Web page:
Numerical Methods Formulae Collection

Numerical Methods Formulas

Numerical Methods is an important topic and is considered as difficult one by most of the people. To help all such people we have jotted the Numerical Methods Formulas Complete List here. Avail them during your work and simplify the calculation part. Formula Collection on Numerical Methods present here will definitely be of great help during your homework or exam preparation.

Numerical Methods Formulae Collection

If you are looking for ways on simplifying problems related to Numerical Methods have a look at the Numerical Methods Formulae prevailing. The Numerical Methods Formula Sheet existing will help you overcome the hassle of lengthy calculations. Understand the concept of Numerical Methods easily taking the help of the Formula Cheat Sheet & Tables given.

1. Iterative method of Solving Equations

(i) Successive Bisection method
If f(x) is a continuous function in the interval [a, b] and f(a), f(b) are of opposite sign, then there exist at least one value of x say a ∈ (a, b) such that f(α) = 0 and a < α < b.
Working Rule

  • Find f(a) and f(b).
  • Let f(a) be negative and f(b) be positive then take \(\alpha=\frac{a+b}{2}\).
  • If f(α) = 0, then a is a required root. If f(α) > 0 then roots lie between a and α. If f(α) < 0 then roots lies between α and b.
  • Repeat the process until we get the root correct up to desired level of accuracy.

(ii) False Position method (Regula- falsi method)
If the root of f(x) = 0 belongs to the interval (x0, x1) and f(x0), f(x1) are of opposite sign (say f(x0) < 0, f(x1) > 0), then
x2 = x0 – \(\frac{\left(x_{1}-x_{0}\right) f\left(x_{0}\right)}{f\left(x_{1}\right)-f\left(x_{0}\right)}\)
Working rule

  • Calculate f(x0) and f(x1), if these are of opposite sign then the root lies between x0 and x1.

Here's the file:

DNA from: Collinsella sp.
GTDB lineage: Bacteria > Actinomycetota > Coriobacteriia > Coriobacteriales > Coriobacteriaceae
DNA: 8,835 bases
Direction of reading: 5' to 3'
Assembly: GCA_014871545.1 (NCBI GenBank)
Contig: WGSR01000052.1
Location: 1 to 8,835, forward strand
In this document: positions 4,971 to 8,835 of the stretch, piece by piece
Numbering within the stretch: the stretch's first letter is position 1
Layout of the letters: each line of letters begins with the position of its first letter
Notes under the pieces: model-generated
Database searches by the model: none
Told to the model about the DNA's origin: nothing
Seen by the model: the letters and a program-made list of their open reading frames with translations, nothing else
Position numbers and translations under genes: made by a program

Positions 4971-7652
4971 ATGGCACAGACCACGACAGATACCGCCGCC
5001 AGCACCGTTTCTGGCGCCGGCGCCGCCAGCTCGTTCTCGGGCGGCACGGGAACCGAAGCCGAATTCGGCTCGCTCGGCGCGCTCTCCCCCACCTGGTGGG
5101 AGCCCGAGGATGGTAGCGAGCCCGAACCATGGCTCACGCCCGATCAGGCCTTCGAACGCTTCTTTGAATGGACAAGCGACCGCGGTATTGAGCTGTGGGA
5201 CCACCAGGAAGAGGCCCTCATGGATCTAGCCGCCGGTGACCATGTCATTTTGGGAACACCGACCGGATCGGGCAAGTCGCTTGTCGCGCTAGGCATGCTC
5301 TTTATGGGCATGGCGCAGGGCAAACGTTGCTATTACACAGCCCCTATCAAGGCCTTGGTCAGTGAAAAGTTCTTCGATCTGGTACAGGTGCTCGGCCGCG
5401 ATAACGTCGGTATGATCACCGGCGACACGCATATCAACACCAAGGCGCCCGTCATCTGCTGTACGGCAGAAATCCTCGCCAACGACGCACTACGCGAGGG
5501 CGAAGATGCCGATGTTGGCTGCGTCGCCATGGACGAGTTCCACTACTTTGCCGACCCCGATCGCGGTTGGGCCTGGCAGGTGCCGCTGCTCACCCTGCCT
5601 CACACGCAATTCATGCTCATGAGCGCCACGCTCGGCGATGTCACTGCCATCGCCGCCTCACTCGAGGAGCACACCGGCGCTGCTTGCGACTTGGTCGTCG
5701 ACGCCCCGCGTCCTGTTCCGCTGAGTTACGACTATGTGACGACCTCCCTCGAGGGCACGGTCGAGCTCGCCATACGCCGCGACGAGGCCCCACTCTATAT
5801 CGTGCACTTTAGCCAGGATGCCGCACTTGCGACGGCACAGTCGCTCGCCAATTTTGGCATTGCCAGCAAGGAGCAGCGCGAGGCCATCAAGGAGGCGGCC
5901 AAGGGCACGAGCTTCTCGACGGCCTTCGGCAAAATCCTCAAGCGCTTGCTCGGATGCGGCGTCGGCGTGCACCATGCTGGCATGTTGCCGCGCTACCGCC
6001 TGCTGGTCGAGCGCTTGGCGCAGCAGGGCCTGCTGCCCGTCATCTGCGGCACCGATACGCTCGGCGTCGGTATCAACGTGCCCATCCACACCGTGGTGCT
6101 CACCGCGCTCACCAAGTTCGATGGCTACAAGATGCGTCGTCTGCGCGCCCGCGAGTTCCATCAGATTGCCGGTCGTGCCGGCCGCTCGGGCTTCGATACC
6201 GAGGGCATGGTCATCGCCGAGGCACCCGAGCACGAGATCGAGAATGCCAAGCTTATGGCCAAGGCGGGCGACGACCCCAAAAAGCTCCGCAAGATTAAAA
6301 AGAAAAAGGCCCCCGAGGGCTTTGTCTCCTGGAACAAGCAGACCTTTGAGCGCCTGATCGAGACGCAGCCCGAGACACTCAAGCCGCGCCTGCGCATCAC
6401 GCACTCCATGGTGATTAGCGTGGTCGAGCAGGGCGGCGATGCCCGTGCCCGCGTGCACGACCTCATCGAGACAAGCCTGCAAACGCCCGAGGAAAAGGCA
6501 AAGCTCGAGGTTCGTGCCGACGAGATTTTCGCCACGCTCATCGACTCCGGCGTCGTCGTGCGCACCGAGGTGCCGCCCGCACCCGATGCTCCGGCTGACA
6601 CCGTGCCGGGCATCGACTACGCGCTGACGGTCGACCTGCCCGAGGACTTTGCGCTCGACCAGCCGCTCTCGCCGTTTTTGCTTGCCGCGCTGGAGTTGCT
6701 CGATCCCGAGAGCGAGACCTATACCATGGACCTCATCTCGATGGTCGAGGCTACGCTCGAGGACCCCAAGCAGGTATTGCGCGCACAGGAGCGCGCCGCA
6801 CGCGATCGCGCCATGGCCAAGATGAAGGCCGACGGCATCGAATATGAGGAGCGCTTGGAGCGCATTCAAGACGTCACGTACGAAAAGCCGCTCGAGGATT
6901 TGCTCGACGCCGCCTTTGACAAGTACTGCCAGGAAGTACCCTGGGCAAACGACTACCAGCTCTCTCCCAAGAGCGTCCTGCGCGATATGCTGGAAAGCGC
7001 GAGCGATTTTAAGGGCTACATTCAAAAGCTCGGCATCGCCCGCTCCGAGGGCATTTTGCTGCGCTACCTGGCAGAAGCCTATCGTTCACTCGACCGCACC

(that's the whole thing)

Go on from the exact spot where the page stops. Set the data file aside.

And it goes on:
• Calculate x2 by the above formula.
  • Now if f(x2) = 0, then x2 is the required root.
  • If f(x2) is negative, then the root lies in (x2, x1)
  • If f(x2) is positive, then the root lies in (x0, x2).

(iii) Newton- Raphson method
If f(x) = 0 and f(a) and f(b) are of opposite sign, then to find the root in interval (a, b).

  • Find |f (a)|, |f (b)|. If |f(a)| < |f (b)| then assume a = x0 otherwise b = x0
  • Find x1 = x0 – \(\frac{f\left(x_{0}\right)}{f^{\prime}\left(x_{0}\right)}\)
  • If f(x1) = 0, then x1 is the required root, otherwise by taking x1 as starting point find x2

⇒ x2 = x1 – \(\frac{f\left(x_{1}\right)}{f^{\prime}\left(x_{1}\right)}\)
This process is continued till we get a value for the root up to the desired level of accuracy.

2. Trapezoidal rule

Let y = f(x) be a function defined on [a, b] which is subdivided into n equal sub intervals each of width h so that b – a = nh.
\(\int_{a}^{b}\)f(x)dx = \(\frac{h}{2}\)[(y0 + yn) + 2(y1 + y2 + ……. + yn-1)]
where n is any positive integer and yr is the value of f(x) for x = a + rh.

3. Simpson’s one third rule

Let y = f(x) be a function defined in the interval [a, b] which is divided into n (an even number) equal parts of width h so that b – a = nh and yr, is the value of f(x) for x = a + rh, Then
\(\int_{a}^{b}\)f(x)dx = \(\frac{h}{3}\)[(y0 + yn) + 4(y1 + y3 + ……. + yn-1) + 2(y2 + y4 + ……. + yn-2)]

 

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